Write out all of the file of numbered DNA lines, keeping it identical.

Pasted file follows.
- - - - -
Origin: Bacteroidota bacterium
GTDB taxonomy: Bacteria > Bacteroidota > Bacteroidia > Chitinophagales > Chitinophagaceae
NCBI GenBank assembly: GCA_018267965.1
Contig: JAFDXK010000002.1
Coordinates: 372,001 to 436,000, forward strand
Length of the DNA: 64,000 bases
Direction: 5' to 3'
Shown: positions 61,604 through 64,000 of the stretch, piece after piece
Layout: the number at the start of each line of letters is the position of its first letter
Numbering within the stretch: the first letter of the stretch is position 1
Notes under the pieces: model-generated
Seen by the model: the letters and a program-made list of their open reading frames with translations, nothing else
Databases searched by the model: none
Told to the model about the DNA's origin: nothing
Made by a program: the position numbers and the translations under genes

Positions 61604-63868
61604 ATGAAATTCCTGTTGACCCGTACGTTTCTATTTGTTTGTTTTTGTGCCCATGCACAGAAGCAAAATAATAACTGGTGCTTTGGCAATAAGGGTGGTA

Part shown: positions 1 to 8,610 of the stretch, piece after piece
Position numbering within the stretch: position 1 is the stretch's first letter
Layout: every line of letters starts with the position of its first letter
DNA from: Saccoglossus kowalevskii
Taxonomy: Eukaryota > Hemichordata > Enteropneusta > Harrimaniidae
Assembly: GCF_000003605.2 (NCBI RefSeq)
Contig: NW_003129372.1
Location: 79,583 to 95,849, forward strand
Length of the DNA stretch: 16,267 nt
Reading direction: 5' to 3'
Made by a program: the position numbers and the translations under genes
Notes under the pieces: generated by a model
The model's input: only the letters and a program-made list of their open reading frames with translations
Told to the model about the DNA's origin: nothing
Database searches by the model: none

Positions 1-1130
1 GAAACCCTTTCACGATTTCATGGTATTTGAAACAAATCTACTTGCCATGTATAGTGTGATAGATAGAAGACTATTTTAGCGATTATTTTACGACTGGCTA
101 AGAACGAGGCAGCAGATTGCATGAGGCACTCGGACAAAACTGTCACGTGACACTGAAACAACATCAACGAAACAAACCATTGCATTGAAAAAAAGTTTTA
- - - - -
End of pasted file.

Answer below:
Origin: Bacteroidota bacterium
GTDB taxonomy: Bacteria > Bacteroidota > Bacteroidia > Chitinophagales > Chitinophagaceae
NCBI GenBank assembly: GCA_018267965.1
Contig: JAFDXK010000002.1
Coordinates: 372,001 to 436,000, forward strand
Length of the DNA: 64,000 bases
Direction: 5' to 3'
Shown: positions 61,604 through 64,000 of the stretch, piece after piece
Layout: the number at the start of each line of letters is the position of its first letter
Numbering within the stretch: the first letter of the stretch is position 1
Notes under the pieces: model-generated
Seen by the model: the letters and a program-made list of their open reading frames with translations, nothing else
Databases searched by the model: none
Told to the model about the DNA's origin: nothing
Made by a program: the position numbers and the translations under genes

Positions 61604-63868
61604 ATGAAATTCCTGTTGACCCGTACGTTTCTATTTGTTTGTTTTTGTGCCCATGCACAGAAGCAAAATAATAACTGGTGCTTTGGCAATAAGGGTGGTA

Part shown: positions 1 to 8,610 of the stretch, piece after piece
Position numbering within the stretch: position 1 is the stretch's first letter
Layout: every line of letters starts with the position of its first letter
DNA from: Saccoglossus kowalevskii
Taxonomy: Eukaryota > Hemichordata > Enteropneusta > Harrimaniidae
Assembly: GCF_000003605.2 (NCBI RefSeq)
Contig: NW_003129372.1
Location: 79,583 to 95,849, forward strand
Length of the DNA stretch: 16,267 nt
Reading direction: 5' to 3'
Made by a program: the position numbers and the translations under genes
Notes under the pieces: generated by a model
The model's input: only the letters and a program-made list of their open reading frames with translations
Told to the model about the DNA's origin: nothing
Database searches by the model: none

Positions 1-1130
1 GAAACCCTTTCACGATTTCATGGTATTTGAAACAAATCTACTTGCCATGTATAGTGTGATAGATAGAAGACTATTTTAGCGATTATTTTACGACTGGCTA
101 AGAACGAGGCAGCAGATTGCATGAGGCACTCGGACAAAACTGTCACGTGACACTGAAACAACATCAACGAAACAAACCATTGCATTGAAAAAAAGTTTTA